Navigating Our “Firsts”

Posted by on Sep 10, 2013 | No Comments

bigstock-Angry-Birds-21055709First day of school.  First day of a new job.  First day for a new project.  First big client.  First presentation to the C-Suite. There’s something exciting about “firsts” – all that looming possibility.  But as I watched my kiddo standing in-Iine behind his new classmates yesterday, with a determined scowl on his face as he waited to take his first steps into the third grade, I was reminded that beginnings bring uncertainty as well.   And how we handle that uncertainty makes all the difference.

I tried to prepare him.  Yesterday morning while he was brushing his teeth, I coached, “Jeremy, this is the year that you can really make a difference!  Remember how you helped those kids at camp this summer?  Well you can do that for others too.  Your classmates, your teacher, even me!  Honey, there is a leader inside of you!”  And with that, he simultaneously chewed on his toothbrush and started hurling small stuffed angry birds my way in response.   Thus, (duh!) I realized that my little boy didn’t want my help.  That he, like so many of us, wanted to navigate his “first” -that excruciating combination of ecstasy and torment – in his own way.  Whatever the price.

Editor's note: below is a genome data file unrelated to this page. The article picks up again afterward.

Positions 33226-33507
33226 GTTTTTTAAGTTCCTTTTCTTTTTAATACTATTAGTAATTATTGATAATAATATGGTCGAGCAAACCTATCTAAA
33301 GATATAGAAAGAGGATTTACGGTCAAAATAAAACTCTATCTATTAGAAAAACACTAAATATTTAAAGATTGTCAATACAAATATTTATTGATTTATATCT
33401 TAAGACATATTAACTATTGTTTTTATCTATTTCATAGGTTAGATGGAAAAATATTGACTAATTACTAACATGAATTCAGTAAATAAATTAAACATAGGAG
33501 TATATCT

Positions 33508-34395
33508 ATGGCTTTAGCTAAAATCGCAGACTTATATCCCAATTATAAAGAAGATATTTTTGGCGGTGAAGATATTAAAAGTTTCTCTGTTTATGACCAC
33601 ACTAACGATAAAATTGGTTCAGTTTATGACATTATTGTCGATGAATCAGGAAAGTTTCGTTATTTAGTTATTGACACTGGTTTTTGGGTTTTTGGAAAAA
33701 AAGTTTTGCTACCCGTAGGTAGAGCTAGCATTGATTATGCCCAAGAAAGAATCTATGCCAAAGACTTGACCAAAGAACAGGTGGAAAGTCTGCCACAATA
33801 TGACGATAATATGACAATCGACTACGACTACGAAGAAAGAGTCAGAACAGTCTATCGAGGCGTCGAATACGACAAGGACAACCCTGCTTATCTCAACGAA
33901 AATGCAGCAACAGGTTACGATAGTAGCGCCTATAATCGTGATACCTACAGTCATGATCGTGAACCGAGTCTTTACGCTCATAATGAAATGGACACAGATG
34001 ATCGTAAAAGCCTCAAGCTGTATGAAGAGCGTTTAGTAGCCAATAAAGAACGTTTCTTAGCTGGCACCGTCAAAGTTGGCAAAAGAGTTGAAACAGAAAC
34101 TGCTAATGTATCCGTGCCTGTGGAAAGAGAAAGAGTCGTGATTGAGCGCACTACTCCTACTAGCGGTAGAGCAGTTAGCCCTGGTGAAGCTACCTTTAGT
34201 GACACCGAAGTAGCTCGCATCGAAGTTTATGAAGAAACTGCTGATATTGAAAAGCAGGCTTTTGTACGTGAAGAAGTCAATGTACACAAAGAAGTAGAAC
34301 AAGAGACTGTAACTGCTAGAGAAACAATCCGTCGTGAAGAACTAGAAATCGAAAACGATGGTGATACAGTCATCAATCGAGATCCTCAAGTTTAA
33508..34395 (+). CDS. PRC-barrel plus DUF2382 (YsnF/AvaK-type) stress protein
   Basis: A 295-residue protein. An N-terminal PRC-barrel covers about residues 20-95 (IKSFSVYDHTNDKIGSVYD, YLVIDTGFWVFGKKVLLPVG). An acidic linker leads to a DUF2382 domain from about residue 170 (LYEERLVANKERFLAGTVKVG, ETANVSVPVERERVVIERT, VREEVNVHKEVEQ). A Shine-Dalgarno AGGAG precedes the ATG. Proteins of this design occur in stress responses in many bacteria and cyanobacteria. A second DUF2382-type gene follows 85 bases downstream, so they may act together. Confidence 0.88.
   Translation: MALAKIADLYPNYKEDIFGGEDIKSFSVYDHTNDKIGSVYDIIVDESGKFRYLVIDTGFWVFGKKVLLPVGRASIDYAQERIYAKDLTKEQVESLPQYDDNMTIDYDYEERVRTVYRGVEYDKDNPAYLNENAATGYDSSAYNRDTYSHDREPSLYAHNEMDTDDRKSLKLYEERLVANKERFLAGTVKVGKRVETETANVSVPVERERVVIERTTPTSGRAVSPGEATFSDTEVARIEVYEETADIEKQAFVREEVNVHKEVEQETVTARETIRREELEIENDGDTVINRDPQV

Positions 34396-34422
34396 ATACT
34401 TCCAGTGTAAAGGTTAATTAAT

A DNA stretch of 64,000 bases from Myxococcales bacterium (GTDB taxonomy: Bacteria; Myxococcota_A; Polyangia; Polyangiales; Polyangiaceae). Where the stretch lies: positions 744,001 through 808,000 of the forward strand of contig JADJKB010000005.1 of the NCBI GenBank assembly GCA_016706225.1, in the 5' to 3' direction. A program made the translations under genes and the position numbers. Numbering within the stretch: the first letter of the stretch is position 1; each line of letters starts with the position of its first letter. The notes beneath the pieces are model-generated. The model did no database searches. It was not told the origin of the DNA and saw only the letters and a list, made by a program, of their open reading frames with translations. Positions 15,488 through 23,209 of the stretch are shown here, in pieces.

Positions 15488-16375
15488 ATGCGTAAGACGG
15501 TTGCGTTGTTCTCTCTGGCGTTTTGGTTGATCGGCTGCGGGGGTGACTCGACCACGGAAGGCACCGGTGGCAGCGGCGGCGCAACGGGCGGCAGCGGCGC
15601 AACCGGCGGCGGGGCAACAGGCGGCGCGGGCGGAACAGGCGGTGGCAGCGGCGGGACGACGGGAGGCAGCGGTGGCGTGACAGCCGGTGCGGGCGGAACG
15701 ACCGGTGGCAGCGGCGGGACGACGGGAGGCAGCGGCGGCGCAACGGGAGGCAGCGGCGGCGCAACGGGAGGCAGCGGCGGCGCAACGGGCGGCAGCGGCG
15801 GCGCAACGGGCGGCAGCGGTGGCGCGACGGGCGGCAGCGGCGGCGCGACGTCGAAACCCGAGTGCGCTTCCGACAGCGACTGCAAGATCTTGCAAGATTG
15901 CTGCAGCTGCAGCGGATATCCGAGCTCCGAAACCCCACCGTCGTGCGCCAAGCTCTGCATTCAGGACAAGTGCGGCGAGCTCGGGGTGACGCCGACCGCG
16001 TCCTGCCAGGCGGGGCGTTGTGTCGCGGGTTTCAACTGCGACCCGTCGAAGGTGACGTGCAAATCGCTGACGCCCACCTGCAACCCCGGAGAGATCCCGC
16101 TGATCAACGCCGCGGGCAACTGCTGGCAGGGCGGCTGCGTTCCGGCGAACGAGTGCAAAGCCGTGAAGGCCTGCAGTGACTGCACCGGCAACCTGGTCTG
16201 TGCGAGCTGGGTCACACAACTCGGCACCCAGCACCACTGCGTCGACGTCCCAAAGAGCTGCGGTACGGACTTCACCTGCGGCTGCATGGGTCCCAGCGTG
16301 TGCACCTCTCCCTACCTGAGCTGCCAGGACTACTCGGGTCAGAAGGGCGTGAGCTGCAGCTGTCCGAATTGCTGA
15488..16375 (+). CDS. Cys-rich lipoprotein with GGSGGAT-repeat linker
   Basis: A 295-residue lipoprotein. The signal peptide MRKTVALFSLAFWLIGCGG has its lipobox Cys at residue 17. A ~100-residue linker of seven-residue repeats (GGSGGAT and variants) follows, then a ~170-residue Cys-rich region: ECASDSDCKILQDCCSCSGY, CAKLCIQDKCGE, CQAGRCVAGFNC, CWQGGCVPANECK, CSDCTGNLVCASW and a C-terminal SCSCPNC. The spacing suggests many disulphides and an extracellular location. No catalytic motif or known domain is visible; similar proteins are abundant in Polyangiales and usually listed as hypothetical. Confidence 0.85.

We’re all like that to some extent.  Lashing out at the abyss not knowing whether to embrace it or thwak it a good one .  I’ve met VP’s who handle uncertainty with far less panache. Their coping mechanisms might be slightly more sophisticated (although, they too may be throwing angry birds around behind closed doors – who knows?), but they still act out, reacting in the hallways and in meetings as if everyone in their path was merely a fool and that they had all the answers to, alone, conquer the world.

But we don’t have to do it alone.  We forget that.

What if…when we’re navigating new territory, we were to actually turn to someone for help?  For wisdom?  For support?  Someone who might be able to cheer us on?  Or bring us back down to earth?  Or at the very least, reassure us that, no matter what happens, that we’re going to be okay?  If we knew – really knew that taking that leap into the unknown would be okay, would it be easier to leap again?  Leap more?

Just asking.


©OnStage Leadership, 2013

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